If you live in Nashville and shop either Produce Place or Whole Foods, you’ve probably seen the artisan loaves of sourdough that feature 615 (our area code) in flour on the tops. These locally made breads are an example of the work of William Kruse, a Nashville sourdough baker with more than two decades of experience. Come learn more about him here!
While I was gathering feedback from experienced sourdough bread bakers for the last Q + A, Nashville sourdough bakery William Kruse of Goldfinch Bakery was kind enough to give me his thoughts, too. What I love about his perspective is the breadth of experience–he’s been baking sourdough since before there was Google! Based off Trousdale Road in South Nashville, his bakery, Goldfinch Bakery, specializes in locally made, naturally fermented breads. Kruse says he uses minimal ingredients, slow-process fermentation and wild yeast.
So if you’ve ever wondered what a professional sourdough baker–one with products in Music City’s own grocery stores–would have to teach you, you’ll love scrolling through this interview as much as I did. Keep reading below!
William Kruse, Goldfinch Bakery Nashville
- Age: 45
- Location: Nashville
- Occupation: Sourdough Bread Baker/Pizza Maker
- Length of Time Baking Sourdough: 22 years
- Instagram handle: @gold_finch_bakery
Q: When and how did you get started baking sourdough?
I started playing with sourdough while going to culinary school in San Francisco in the 90s. I collected as many starters as I could find and made some really terrible bread.
[Editor’s note: Kruse shared a recipe for sourdough starter on Local Table recently. Check it out here!]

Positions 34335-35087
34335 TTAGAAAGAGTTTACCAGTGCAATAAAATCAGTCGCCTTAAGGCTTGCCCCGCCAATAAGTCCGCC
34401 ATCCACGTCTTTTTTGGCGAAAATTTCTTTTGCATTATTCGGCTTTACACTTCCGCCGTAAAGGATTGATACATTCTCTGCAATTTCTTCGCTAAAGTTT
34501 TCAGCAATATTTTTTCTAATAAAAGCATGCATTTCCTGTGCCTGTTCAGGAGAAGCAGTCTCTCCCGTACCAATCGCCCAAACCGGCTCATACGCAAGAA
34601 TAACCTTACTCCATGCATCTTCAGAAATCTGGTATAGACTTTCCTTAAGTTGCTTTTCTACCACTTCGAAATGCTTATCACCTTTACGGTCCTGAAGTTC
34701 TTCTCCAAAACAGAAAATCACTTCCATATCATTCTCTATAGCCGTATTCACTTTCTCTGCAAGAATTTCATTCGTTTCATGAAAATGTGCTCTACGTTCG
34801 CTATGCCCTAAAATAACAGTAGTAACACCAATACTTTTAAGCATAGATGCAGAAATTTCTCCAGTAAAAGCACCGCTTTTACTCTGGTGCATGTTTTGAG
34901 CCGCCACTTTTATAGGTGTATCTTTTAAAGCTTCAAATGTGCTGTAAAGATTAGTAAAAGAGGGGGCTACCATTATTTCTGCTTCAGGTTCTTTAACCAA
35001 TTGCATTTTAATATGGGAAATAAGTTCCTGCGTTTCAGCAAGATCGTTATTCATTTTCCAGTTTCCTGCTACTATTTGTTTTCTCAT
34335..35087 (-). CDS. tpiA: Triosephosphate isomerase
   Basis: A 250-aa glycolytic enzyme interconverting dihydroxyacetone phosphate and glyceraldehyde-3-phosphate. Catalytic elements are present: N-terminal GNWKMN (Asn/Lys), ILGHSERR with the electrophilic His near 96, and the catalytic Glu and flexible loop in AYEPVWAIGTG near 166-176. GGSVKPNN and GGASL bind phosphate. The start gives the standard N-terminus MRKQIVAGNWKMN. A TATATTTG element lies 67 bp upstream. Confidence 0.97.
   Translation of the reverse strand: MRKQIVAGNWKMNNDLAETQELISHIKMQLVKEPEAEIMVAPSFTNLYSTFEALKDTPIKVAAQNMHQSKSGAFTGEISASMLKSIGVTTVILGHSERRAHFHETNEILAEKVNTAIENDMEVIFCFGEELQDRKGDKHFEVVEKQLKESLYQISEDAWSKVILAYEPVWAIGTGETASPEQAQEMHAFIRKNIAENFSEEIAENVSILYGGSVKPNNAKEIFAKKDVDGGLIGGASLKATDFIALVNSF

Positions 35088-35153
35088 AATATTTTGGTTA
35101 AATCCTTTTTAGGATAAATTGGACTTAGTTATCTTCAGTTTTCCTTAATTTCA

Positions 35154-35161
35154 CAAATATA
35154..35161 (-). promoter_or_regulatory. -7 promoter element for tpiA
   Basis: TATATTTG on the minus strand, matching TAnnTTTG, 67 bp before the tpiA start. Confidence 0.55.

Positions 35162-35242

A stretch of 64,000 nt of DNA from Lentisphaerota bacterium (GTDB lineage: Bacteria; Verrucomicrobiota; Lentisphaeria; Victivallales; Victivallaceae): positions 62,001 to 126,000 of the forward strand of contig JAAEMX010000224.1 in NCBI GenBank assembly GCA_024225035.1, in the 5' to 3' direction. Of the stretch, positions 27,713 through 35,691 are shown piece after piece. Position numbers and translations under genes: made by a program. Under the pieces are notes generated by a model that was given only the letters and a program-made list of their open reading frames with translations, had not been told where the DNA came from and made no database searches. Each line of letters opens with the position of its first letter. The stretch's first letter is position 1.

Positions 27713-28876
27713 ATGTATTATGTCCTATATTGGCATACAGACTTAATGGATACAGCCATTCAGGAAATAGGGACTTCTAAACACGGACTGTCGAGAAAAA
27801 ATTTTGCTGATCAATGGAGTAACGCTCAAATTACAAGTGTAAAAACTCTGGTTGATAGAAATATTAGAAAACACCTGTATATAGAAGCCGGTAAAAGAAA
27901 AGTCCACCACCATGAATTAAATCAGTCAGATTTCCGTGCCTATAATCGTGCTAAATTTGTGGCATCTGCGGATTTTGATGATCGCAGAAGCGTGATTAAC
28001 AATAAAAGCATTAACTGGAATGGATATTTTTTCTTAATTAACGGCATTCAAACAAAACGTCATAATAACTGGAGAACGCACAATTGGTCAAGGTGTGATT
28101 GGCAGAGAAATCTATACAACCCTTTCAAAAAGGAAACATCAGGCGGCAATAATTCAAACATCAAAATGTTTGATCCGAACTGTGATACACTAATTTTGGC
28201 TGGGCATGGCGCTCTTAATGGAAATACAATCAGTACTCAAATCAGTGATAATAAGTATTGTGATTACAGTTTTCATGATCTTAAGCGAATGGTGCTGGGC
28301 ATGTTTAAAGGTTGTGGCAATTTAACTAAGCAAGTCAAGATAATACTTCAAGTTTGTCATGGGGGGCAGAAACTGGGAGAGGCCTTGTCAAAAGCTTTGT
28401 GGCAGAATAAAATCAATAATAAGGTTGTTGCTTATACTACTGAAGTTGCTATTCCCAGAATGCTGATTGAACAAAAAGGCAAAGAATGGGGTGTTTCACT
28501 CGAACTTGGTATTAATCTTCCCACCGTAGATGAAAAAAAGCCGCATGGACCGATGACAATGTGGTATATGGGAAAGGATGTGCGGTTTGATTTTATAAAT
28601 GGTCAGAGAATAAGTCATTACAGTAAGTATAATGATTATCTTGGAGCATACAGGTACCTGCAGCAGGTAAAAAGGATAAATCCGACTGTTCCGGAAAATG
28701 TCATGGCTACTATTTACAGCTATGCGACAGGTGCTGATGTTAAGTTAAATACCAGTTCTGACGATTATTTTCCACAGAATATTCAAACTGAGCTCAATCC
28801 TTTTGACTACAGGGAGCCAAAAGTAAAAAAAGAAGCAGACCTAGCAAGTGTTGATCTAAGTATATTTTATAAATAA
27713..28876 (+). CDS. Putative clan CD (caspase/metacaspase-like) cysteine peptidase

Q: Was it love at first bake, or did you have to grow into comfort with the process?
I was in love with eating sourdough bread, and I was determined to figure out how to make it. There wasn’t Google back then, so you had to find bakers and find bread books.
Q: Do you still tend to mostly follow established recipes (if so, which ones)? Or, at what point did you start adapting or developing your own?
All of my recipes are my own; they have been developed one at a time.
Q: What advice would you give to newer bakers who haven’t ventured off existing formulas yet?
Get ready to throw a lot of bread away (or feed it to the birds). There is just no way around it; that is how development happens. Take lots of notes with each bake, keep track of everything: rain, temp sticky flour, PH of the starter, temp of the starter, temp of the preferment etc. Patterns will show up.
“Get ready to throw a lot of bread away (or feed it to the birds). There is just no way around it; that is how development happens.” William Kruse, Goldfinch Bakery, Nashville, TN
Q: What’s one of the most challenging sourdough projects you’ve taken on, and what happened when you did?
The 615 bread continues to be a challenge, it has an inherent problem in that it has a high percent of semolina, and semolina tends to deflate bread if anything goes amiss such as an weather/barometer change. That never happens in Nashville, right? I have reached a point where it is almost always what I consider a good bread, but it changes with the weather.